Math Inferences Worksheets
The ultimate goal for anyone learning math is to use it to make better and more confident decisions. The goal is to be able to make inferences from any given data sets. This is not something that you can teach or learn in a single class. Learning to make inferences requires a good deal of experience and a consistent method of reflection. You should not only be concerned that you are getting the correct answer, but that you used all of the different means that were available to you to make sense of what ever data you were analyzing. This selection of worksheets and lessons will help you learn to make well thought out decisions based on data that is collected.
Aligned Standard: Grade 7 Statistics - 7.G.SP.A.2
- Ape Population Step-by-step Lesson- This is why they tag animals in the wild.
- Guided Lesson - We go from alligators to cafeteria menus to tracking chips in this one.
- Guided Lesson Explanation - This is a really good skill to work on. I find it useful for students.
- Practice Worksheet - This one took a long time to write. It will also take a long time to complete.
- Matching Worksheet - Match the problems to the numbers present.
- Answer Keys - These are for all the unlocked materials above.
Students that see this for the first time always say things like, "That is how National Geographic does it!"
- Homework 1 - Troy has to complete a research project on the African Elephant population in Africa. He is trying to estimate the size and population of African Elephants. He randomly catches 25 African Elephants and tags them. He releases the elephants into the jungle. A few days later, he observed 100 African Elephants, 15 of which were tagged.
- Homework 2 - The School Health Department wants to open a cafeteria in the school. So they collected data from two random samples of 100 students regarding student s lunch preference? Make at least two inferences based on the results.
- Homework 3 - A hardware company wants to test their hardware. They tagged 25 pieces. The following year, 150 pieces are returned and found that 18 were tagged. What is the best estimation of the hardware sales?
Time to focus on data that is already collected.
- Practice 1 - The animal department wants to estimate the kangaroo population. So they marked 30 kangaroos with paint. These kangaroos were then released into the jungle. After four months 600 kangaroos were caught. Among these Kangaroo, 18 were marked. To the nearest whole number, what is the best estimate for the kangaroo population?
- Practice 2 - Sara collected two random samples of 100 children regarding their favorite cartoon. Make at least two inferences based on the results.
- Practice 3 - The government of Russia declared Siberian Tiger as an endangered animal. They tied a belt around the legs of 20 Siberian Tigers and released them. A year later, they found 160 Siberian Tigers; among those Siberian Tigers, 16 had belts. Find the best estimate for the population?
Math Skill Quizzes
Very wordy problems result in less problems per page.
- Quiz 1 - Edward was given a project to research the leopard population in Spain. He randomly catches 44 leopards and marks them with paint. He releases the leopards in the jungle. The following year he observes 220 leopards and he found that 11 were marked with the paint that he used. Find out the best estimate for the size of the leopard population?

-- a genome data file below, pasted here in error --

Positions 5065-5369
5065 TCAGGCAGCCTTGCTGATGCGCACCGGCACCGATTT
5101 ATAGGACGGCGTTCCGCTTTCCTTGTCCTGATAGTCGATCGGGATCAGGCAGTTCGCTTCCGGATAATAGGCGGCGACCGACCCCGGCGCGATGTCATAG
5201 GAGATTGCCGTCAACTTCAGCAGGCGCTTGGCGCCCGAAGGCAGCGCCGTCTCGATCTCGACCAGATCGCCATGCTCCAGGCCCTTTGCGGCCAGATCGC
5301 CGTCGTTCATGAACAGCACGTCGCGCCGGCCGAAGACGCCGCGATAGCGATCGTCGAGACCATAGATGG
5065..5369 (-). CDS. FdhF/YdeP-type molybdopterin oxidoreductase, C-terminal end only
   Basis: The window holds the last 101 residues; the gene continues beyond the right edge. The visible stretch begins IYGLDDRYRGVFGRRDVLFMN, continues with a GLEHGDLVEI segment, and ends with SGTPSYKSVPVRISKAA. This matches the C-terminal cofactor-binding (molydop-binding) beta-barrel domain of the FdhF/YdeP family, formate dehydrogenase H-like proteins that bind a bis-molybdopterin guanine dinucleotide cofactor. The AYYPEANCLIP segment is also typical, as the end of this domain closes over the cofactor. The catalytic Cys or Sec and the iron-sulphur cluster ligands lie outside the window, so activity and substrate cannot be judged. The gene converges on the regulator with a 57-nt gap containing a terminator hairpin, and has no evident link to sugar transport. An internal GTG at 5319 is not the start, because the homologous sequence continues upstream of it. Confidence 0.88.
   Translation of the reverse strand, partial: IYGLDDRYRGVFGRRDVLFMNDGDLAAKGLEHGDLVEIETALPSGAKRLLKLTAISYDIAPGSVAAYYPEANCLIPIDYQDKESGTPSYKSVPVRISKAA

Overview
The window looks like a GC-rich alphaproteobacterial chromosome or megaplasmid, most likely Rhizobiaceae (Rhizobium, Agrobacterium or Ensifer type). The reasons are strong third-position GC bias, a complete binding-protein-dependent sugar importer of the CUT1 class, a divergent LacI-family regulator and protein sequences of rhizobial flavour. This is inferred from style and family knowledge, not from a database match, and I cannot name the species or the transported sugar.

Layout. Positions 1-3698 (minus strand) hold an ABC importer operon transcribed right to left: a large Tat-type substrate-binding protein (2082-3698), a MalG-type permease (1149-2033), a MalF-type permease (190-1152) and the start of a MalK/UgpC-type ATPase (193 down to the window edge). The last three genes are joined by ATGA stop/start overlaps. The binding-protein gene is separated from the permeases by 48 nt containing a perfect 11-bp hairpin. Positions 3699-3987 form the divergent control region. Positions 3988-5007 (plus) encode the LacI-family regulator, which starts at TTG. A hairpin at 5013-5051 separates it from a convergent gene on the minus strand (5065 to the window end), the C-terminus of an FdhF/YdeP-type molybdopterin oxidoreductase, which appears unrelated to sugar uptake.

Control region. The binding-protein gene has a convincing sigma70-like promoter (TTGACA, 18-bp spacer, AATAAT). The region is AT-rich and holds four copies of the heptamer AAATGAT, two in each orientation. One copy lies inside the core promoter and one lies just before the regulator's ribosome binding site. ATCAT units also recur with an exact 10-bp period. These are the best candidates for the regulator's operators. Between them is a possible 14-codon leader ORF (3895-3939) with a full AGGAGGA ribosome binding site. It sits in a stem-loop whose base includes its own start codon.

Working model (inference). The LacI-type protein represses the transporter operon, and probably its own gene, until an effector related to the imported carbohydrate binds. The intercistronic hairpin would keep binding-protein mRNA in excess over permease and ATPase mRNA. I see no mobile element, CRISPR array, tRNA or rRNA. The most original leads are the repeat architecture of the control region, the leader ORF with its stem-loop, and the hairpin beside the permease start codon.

- Quiz 2 - Gerald collected two random samples of 100 women regarding their favorite color of folder. Make an inference from the data.
- Quiz 3 - A famous television channel put tags on 48 butterflies and released them. Later, they catch 450 butterflies; among those 24 were tagged. Calculate the best estimate for the butterfly population?
How Do You Make Inferences from Random Data?
There will be many times in your life where you are looking at what can seem like an endless stream of data, and you have been tasked with making sense of it all. This can overwhelm you at first, but you just need to ask yourself what is sticking out at you about each data set that you analyze. There is always something, you just have to find it.
Students start developing inferences from random data throughout the 7th and 8th grade standard. It is one of the things that students should learn. Students are often given random data for making population inferences. Any random data is a subset of the population. Random samples are more likely to contain data that can later be used for making probable predictions for the entire population. The size of the population determines the strength of the inference. For example, the larger the sample size, the stronger will be the inference. The more data you have the more reliable the data. This is because there is more proof available that the trends that exist are consistent.
For example, a home builder surveyed 50 customers to find out how (i.e., through which medium) people have heard about their business.
Solution: If the circle incorporates the entire population of 110,000 people and the builder should only need to choose one type of marketing for the next year, which option should he choose and why?
Based on this random sampling, the strength of the inference can be weak because there are only 50 customers out of the entire population size where the city was surveyed. When you think about it 50 out of 110,000 people represents less then 5 hundredths percent (50/110,000) of the population.
Based on this quantitative description, it is most likely that the builder will choose "friend referral" because half the surveyed customers found out about the builder from the friends.